Mad Men will begin airing its final episodes on April 5th. Both of us Beans have been fans of the series since it premiered way back in 2007, so we’re going to re-watch one season per week before the final season begins. Each of us will put together their own reflection about what makes each season special, and what aspects stick out on the umpteenth viewing.
For Season 3, we decided to just chat about what stuck out for us. Not gonna lie, it was a little hard to parse because this is our third season in as many weeks. Was Don in California this week? No? When was that? Oh!
We’ve spent the last few days hemming and hawing about what to tackle when it comes to Season 3 of Mad Men. The reason for that, I think, is that Season 3 does not offer much new material for Mad Men viewers. Whether on purpose or not, a lot of the plots points and themes in Season 3 feel a little re-heated. The show maintains its impeccable style and dedication to character, but this season only really gets very good at the end. Prior to that it feels more like the occasional “what!” moments in place of real forward momentum. So, I’m curious, Becky, does the same issue stand out to you?
I can see where you are coming with the idea of re-treading, but a lot of the third season feels like the story lines are being finished up to me. The ad agency is no more, marriages fall apart, long term accounts leave, and a lot of the characters we’ve been following for the past few seasons don’t come along to the new company so we don’t know if we will ever see them again. There is a finality to the season, which is interesting since it is only the third season and it wasn’t on the edge of being cancelled or anything. Though I felt a lot of hopefulness for the characters left standing as they all sat around the hotel room starting up Sterling Cooper Draper Pryce. I don’t know it I agree that the show felt slow moving since you can look at each of the major events in the season and see them all culminating in the explosion of the finale.
I can buy what you’re saying there. The logical conclusion of the narrative we see sprawl out over Seasons 2 & 3 is the crackerjack narrative revolution that happens in the “Shut the Door. Have a Seat.” That episode is among the series best for a whole bunch of reasons. But to get there we have to wade through a Don affair (3rd in 3 seasons), Betty wrestling with Don’s infidelities and identity (which reached an emotional peak at the end of Season 2), Roger wrestling with his relevance (which won’t come to fruition until Season 5), Peggy making a reputation (this doesn’t really peak until Season 5 either), and Pete in an endless dick-measuring contest (that’s his whole life). Enough of these arcs get a resolution or break at the end of Season 3, but there’s a little bit of water-treading to get there. Maybe planting “Shut the Door” in the middle of the season would have helped? Also, I recall some chatter that the Drapers’ divorce should have seen Betty jettisoned from the regular cast. What do you think of that idea?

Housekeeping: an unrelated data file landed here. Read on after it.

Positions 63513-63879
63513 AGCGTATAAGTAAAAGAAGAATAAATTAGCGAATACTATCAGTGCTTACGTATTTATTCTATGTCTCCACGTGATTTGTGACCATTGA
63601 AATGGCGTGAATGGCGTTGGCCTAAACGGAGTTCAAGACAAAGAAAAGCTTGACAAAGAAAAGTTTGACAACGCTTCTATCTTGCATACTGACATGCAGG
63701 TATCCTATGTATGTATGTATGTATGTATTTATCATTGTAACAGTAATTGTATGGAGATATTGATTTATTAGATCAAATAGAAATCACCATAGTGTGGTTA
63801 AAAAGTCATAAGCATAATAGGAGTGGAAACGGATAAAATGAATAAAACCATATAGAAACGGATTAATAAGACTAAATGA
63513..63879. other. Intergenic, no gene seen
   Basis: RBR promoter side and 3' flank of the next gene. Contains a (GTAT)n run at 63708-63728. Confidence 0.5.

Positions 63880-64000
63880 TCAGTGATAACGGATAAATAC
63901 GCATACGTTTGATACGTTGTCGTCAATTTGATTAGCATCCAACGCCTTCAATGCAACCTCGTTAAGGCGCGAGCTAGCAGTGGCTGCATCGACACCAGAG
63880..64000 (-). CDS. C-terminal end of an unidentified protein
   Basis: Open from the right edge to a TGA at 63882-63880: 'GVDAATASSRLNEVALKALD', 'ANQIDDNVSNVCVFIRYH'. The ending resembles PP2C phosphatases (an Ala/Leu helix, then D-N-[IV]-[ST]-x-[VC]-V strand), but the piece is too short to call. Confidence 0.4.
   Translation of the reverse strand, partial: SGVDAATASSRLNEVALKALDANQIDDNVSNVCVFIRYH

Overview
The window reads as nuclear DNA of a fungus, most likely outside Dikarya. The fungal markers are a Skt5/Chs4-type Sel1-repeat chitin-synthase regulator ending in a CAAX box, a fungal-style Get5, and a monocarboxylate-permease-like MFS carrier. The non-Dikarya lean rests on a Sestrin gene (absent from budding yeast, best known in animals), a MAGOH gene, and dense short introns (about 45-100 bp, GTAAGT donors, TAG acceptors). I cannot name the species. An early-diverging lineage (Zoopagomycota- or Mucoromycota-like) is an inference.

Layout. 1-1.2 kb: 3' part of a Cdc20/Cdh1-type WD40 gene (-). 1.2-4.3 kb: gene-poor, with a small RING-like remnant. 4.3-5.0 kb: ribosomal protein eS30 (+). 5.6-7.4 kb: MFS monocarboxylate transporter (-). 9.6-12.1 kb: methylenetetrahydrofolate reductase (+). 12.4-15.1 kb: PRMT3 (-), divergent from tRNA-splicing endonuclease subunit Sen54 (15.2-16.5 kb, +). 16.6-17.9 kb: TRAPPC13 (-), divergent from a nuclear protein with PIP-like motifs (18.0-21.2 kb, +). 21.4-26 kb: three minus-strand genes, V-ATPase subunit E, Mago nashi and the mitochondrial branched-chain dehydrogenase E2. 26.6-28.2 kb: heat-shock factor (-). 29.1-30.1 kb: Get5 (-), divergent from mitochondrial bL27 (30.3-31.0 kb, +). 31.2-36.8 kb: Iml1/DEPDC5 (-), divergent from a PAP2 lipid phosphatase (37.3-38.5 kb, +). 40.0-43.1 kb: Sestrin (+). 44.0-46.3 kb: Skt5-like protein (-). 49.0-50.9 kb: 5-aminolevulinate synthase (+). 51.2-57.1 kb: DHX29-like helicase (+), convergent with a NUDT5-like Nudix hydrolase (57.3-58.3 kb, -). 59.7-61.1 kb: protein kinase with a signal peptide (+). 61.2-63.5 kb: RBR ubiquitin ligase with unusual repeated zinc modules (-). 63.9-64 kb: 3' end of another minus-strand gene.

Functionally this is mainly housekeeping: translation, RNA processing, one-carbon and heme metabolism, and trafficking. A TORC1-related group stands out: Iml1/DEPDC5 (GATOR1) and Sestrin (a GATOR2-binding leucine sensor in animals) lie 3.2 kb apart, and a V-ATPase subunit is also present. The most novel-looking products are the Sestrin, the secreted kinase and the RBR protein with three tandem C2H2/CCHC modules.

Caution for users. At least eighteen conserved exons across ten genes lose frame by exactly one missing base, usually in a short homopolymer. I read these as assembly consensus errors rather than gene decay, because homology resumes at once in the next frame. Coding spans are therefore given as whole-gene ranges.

I’d love to have gotten rid of Betty. I’ve really only ever been interested in maybe one of her story lines in the whole series. I would have loved if her onscreen time had gone to Joan or Peggy or Trudy. Can we make Trudy a main character? Maybe give her a spin off series where she makes Yankee pot roast and doing the Charleston…
Anyway, the finale of the third season strikes me as being very hopeful. Don and Pete can throw themselves into their new company instead of dwelling on the state of their marriages. Joan can head back to work and doesn’t have to crawl back, admitting that her husband cannot support their family. Sterling and Cooper have the opportunity to become relevant again and not just be relegated to a figurehead role at another company once what they created is sold away. Peggy has the chance at a smaller agency for her ideas to stand out and receive the respect she deserves for her creative work. And then there is Harry Crane… he never feels optimistic to me.
That’s because Harry spends the series transforming from a schlub to an arrogant douche. But the idea of “Shut the Door. Have a Seat” being hopeful is interesting to me. I’ve never quite read it that way. The old partners of Sterling Cooper conspiring to get themselves fired and stealing away all their clients in the middle of the night is amazing, to be sure. To me, it’s always had more of a nervous energy. The conspirators know that they are taking a huge chance, which always brings some elation about new possibilities. But there’s an undercurrent of unease to it, too. All of them know that re-starting will let them be independent, but it will also leave them dancing on the edge of oblivion. Facing down that fall will be the show’s focus moving on, which launches the series to its very best years.